Our world today is constantly dreaming up new ways to connect people to one another.  We have social media, cell phones, instant messaging, and video conferencing, just to name a few.  What is the next step?  If you have watched any science fiction in your lifetime, the answer of “holograms” may have entered your mind.  And if it did, you’re not alone.  Scientists all over the world are working on producing and perfecting holographic images to increase the quality of long distance communication.

Holograms will obviously open up a whole new world of possibilities in all different sectors of life, but before we touch on that, let us look at the physics behind the hologram.

We must first understand a couple of things about light.  White light, like what shines down from the Sun or most ceiling lights, is a combination of all different colors (or wavelengths) of light.  When you combine all the colors of the rainbow – red, orange, yellow, green, blue, and violet – white light is produced.  This light travels in all different directions and is relatively unorganized, or incoherent.   Monochromatic light, like what is produced by a laser, has one single color or wavelength.  This light is highly organized and is referred to as coherent.  Coherent light is the type of light that is necessary to produce a hologram.

The basic setup for a reflection hologram is shown below.  Monochromatic light from a laser is shined through a device that uses mirrors (off which light reflects*) and prisms (through which light diffracts*) that splits the one beam of light into two separate beams.  These split beams are transmitted through holographic film, which is sandwiched between two glass plates, as shown below.  This film is much like photographic film except that holographic film has to be much more sensitive.  The additional sensitivity of holographic film is needed to recognize and record very small changes in light that occur over very small distances.

Image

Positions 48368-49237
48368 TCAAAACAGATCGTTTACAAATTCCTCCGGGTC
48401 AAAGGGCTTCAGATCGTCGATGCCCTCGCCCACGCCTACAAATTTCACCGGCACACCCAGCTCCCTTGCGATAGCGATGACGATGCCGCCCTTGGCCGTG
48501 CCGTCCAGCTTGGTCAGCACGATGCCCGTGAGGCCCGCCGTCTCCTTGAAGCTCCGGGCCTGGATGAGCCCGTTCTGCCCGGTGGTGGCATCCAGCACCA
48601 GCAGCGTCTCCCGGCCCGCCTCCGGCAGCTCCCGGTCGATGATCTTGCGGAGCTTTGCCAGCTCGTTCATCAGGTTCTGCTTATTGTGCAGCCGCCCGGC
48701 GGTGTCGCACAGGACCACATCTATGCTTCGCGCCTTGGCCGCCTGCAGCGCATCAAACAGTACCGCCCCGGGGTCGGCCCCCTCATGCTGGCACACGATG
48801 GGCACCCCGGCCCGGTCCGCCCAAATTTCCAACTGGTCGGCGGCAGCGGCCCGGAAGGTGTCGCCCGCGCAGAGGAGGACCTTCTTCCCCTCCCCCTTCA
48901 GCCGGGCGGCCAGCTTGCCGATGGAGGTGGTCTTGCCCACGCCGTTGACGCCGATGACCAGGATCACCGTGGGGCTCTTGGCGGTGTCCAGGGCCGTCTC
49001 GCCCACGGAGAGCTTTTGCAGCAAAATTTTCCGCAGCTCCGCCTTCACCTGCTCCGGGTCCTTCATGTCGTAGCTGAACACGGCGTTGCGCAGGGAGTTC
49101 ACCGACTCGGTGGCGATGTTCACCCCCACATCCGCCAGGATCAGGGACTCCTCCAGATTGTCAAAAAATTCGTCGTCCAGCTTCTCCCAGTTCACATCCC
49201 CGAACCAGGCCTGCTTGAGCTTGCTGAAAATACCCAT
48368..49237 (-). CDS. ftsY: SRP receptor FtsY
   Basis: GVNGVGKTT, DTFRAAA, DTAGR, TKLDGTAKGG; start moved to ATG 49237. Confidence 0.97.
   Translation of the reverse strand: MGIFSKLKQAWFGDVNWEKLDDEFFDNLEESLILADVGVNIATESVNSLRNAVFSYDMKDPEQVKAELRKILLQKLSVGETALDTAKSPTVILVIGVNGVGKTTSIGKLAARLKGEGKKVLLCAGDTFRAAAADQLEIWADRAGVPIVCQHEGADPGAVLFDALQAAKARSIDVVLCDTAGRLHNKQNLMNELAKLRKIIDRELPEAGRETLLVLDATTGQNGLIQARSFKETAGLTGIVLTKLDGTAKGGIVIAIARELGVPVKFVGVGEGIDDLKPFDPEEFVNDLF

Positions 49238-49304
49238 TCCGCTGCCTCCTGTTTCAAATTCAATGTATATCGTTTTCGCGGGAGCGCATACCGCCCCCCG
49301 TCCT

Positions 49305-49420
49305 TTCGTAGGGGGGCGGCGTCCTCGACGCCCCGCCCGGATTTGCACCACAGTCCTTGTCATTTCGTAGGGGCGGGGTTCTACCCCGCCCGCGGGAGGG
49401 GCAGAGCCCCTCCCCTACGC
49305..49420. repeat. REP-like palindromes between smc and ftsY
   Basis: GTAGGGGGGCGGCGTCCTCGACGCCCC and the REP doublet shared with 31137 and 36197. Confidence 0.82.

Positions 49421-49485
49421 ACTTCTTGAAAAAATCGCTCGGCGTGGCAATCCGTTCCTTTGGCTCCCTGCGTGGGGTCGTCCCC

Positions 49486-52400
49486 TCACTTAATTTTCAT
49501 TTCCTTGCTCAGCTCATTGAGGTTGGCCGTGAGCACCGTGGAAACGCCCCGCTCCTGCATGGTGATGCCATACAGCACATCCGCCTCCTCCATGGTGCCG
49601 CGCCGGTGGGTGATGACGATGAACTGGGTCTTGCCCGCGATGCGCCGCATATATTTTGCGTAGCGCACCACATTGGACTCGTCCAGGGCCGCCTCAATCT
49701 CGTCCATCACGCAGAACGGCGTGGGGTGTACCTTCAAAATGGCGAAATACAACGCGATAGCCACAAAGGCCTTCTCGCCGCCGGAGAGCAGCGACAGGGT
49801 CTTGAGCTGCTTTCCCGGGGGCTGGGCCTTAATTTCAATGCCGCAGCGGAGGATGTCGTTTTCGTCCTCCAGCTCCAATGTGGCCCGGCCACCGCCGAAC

Image from: http://hyperphysics.phy-astr.gsu.edu/hbase/optmod/holog3.html

The process of producing a reflection hologram is basically a more sensitive version of the process of producing a photograph.  Both capture and record incoming light.  There are many other and more advanced types of holograms, including transmission holograms or hybrids, such as multichannel or computer-generated holograms.  You may have seen an example of a computer-generated hologram if you saw Tupac’s historical post-mortem performance at Coachella.  

(http://music.yahoo.com/blogs/live/coachella-2012-sunday-hologram-tupac-flesh-blood-rihanna-103530317.html Warning: Explicit Lyrics)

Other examples of holograms in recent history:

CNN: http://www.youtube.com/watch?v=thOxW19vsTg

Hatsune Miku (Japan’s Hologram Pop Star): http://www.youtube.com/watch?v=DTXO7KGHtjI

Just imagine the possibilities of this technology becoming mainstream.  As online students, your physics instructor could teach a lecture in your living room (don’t be too scared, we’re not there yet).  Skype would become obsolete!  Outside of pure communication, advancements in hologram technology will be powerful tools for science, education, entertainment, advertisement, and security. 

 

Definitions:

*Diffraction: The bending and spreading of a light wave around an object.

*Reflection: The return of light rays from a surface in such a way that the angle at which a given ray is returned is equal to the angle at which it strikes the surface.

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